Look at the texture on this iceberg! Photo by Donna L. Hull.

The Ilulissat Icefjord, nature’s artistic playground, stretches 25 miles from the Greenland Ice Sheet to Disko Bay. Located in the fjord, Jakobshavn Glacier (Sermeq Kujalleq Glacier) sends massive icebergs into Disko Bay. In the winter, the fjord and bay freezes over until another round of calving begins in the coming summer.

The most productive glacier in the Northern Hemisphere, fast-moving Jakobshavn Glacier drains 6.5% of Greenland’s ice sheet, producing about 10% of all icebergs. These giant pieces of ice can move up to 130’ (depending on your reference source) per day, eventually entering Disko Bay.

Of course our boat tour goes nowhere near the glacier as the face is only viewable via scenic air flight.

A whale makes an appearance in Ilulissat Icefjord. Photo by Donna L. Hull.

We take a break from oohing and ahhing at icebergs to watch a whale’s tail slip below the water’s surface. Due to the bay’s nutrient-rich waters, Disko Bay is one of the best whale watching areas of Greenland. Seals like it here, too.

Spires at the top, ice caves at the bottom make this iceberg photogenic. Photo by Donna L. Hull.

So just how big are the icebergs that Alan and I are so busy photographing? They can be as large as 3,300 ft in height. That’s a small mountain, folks. And it can take several years for them to reach the open sea, especially if the taller ones become stuck in shallow areas of the fjord.

Where does all that ice go? At first it travels on northerly ocean currents before heading south into the Atlantic Ocean along the Labrador Current. That iceberg you saw on your trip to Newfoundland? It probably floated over from Greenland, maybe even Ilulissat.

William explains how icebergs arrive in Disko Bay. Photo by Donna L. Hull.

As William returns the boat to the harbor, he tells us that if we visited in the winter, the bay and fjord will be frozen solid waiting for another round of summer’s icebergs to arrive.

What an amazing day. And we got so lucky with the light! Unfortunately, the timing didn’t work out for us to visit Icefjord Center. But there’s always next time.

Gearing up for a summer shore excursion in Ilulissat

The view from the boat on an Ilulissat, Greenland shore excursion. Photo by Donna L. Hull.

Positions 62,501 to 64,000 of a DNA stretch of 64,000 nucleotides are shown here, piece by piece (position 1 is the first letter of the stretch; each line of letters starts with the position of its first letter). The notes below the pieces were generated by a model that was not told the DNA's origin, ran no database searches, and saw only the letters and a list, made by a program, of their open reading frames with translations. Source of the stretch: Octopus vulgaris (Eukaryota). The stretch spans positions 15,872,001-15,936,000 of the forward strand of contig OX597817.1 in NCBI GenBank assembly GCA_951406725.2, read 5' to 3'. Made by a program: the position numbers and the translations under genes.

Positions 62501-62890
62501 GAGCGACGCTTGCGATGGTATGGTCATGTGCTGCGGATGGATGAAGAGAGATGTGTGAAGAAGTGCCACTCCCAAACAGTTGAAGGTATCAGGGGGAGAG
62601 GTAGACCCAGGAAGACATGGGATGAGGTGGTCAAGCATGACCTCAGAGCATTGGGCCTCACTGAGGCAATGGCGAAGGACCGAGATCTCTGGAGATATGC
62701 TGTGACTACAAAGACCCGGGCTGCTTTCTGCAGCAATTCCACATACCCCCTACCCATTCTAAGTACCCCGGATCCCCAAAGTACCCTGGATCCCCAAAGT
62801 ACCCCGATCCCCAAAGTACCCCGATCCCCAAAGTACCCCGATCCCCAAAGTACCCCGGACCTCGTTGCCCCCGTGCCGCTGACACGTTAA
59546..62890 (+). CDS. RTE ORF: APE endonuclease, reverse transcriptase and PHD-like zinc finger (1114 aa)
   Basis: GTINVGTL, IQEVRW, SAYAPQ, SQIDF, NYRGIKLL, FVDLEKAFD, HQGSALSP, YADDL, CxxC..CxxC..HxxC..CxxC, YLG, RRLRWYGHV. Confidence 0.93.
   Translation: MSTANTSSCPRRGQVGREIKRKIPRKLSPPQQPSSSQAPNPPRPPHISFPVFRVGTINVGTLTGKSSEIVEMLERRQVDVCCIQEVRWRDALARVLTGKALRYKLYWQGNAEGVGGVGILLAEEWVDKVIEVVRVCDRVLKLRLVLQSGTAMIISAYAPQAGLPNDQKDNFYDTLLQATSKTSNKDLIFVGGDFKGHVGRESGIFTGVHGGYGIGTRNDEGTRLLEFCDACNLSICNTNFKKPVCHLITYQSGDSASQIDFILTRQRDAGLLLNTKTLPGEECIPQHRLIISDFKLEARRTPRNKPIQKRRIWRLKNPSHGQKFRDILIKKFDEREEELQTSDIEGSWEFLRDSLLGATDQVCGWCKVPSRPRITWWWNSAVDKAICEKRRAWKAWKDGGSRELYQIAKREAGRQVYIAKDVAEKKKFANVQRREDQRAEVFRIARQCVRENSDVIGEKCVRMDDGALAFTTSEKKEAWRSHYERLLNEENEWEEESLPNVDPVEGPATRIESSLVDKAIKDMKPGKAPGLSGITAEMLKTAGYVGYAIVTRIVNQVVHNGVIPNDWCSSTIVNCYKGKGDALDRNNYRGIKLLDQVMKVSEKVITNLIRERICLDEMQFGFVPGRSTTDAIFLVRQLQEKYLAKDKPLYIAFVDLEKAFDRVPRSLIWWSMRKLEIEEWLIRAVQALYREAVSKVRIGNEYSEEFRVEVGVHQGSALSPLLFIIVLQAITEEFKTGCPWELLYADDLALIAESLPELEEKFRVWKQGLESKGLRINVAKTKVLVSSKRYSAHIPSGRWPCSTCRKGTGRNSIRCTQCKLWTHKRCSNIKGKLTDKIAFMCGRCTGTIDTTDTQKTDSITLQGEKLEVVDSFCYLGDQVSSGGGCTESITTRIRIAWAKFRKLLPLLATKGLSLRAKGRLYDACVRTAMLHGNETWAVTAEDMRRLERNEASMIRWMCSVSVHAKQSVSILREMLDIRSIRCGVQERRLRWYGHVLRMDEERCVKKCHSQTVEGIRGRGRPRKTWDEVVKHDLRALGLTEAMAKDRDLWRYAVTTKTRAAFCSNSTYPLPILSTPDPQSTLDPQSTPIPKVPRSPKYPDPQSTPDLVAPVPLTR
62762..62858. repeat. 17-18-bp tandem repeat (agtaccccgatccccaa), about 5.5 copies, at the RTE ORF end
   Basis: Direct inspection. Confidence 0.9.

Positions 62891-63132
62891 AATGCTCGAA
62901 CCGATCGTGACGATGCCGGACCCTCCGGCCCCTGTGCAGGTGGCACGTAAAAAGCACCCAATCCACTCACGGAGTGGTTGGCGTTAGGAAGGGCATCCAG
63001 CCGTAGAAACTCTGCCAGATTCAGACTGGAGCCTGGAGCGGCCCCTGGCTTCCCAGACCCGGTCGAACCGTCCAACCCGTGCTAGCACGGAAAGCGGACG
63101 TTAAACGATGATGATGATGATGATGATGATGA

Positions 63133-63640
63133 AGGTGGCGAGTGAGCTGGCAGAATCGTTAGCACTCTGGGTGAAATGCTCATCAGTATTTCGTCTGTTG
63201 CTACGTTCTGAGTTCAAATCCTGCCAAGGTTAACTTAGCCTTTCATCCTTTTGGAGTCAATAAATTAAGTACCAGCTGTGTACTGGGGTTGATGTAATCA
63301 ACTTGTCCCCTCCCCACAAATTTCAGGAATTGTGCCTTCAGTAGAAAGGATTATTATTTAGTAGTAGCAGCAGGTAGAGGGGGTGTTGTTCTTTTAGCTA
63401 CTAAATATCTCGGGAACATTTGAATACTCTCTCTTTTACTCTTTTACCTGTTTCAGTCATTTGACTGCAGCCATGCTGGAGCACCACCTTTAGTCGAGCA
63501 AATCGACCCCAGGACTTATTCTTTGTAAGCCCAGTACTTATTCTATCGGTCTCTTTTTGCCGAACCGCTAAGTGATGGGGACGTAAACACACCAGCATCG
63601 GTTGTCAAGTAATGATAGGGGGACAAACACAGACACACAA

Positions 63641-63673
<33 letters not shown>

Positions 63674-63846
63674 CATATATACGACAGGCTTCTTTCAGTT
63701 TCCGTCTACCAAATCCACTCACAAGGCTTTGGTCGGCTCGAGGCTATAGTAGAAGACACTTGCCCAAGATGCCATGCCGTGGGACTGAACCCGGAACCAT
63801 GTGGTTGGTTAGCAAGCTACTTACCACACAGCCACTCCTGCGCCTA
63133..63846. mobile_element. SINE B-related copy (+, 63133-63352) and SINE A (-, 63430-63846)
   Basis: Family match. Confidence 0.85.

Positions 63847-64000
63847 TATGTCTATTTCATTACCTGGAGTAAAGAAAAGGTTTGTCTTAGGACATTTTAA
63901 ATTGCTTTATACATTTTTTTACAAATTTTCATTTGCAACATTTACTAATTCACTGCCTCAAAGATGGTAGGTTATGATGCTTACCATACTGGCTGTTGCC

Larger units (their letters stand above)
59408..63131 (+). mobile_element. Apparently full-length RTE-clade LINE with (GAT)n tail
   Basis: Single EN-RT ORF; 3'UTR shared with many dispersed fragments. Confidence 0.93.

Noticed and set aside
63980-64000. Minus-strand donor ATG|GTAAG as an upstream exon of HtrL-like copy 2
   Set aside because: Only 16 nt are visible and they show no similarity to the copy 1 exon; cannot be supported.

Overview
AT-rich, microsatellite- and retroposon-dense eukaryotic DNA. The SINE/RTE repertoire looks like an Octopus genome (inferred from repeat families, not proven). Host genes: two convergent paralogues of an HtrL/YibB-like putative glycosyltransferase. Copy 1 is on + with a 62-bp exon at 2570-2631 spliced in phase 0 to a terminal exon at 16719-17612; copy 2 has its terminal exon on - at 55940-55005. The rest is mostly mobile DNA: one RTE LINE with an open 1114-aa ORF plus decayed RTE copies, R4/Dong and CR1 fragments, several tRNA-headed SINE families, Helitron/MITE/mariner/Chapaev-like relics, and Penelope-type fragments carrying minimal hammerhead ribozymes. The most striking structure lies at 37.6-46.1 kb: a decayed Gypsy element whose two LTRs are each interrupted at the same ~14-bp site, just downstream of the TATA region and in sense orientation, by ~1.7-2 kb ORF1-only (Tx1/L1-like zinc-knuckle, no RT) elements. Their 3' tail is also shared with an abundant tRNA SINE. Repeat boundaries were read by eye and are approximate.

On our September visit to Ilulissat, we didn’t need a mosquito head net. But If you visit earlier in summer, you will definitely need one when walking around Ilulissat, although it won’t be necessary on the boat tour.

Wear warm clothes on the boat tour. Alan and I wore waterproof pants over hiking pants and a base layer plus a fleece shirt plus Seabourn parka, hat, and gloves. Bring sunglasses, especially on a sunny day.

Visiting Ilulissat independently

Touring Ilulissat Icefjord by boat is a must. Photo Donna L. Hull.

While most visitors to Ilulissat arrive by ship, It is possible to explore independently. Because the prime travel season is short, you’ll want to book ahead to make sure you have a place to stay. This is not a destination for spontaneous travel.

While it’s possible to explore the Icefjord Centre on your own, most outdoor activities in Ilulissat require joining a tour or hiring a guide. Visit Greenland has a good page on their website to get your plans started.

How to get to Ilulissat

You can fly to Ilulissat from Iceland or Denmark or on a Greenland domestic flight (start your search here). During our visit (September 2023), they were enlarging the Ilulissat airport, which isn’t necessarily a good thing. William says it’s the crowded harbor that needs to be enlarged.

Where to stay in Ilulissat

Ilulissat offers several lodging choices. One of the newest options, Best Western Plus Ilulissat Hotel, is located conveniently in the center of town

Book your hotel early as rooms book quickly, especially during the high season of June to September. Also make sure that your lodging is located near restaurants and activities as taxis are expensive and limited. Some hotels, like the luxurious Hotel Arctic, offer shuttles to town.

Scratch those itchy travel feet!

Boomer travelers rely on our weekly email newsletter for fresh travel inspiration, tips, and advice. It's free! No spam, unsubscribe anytime.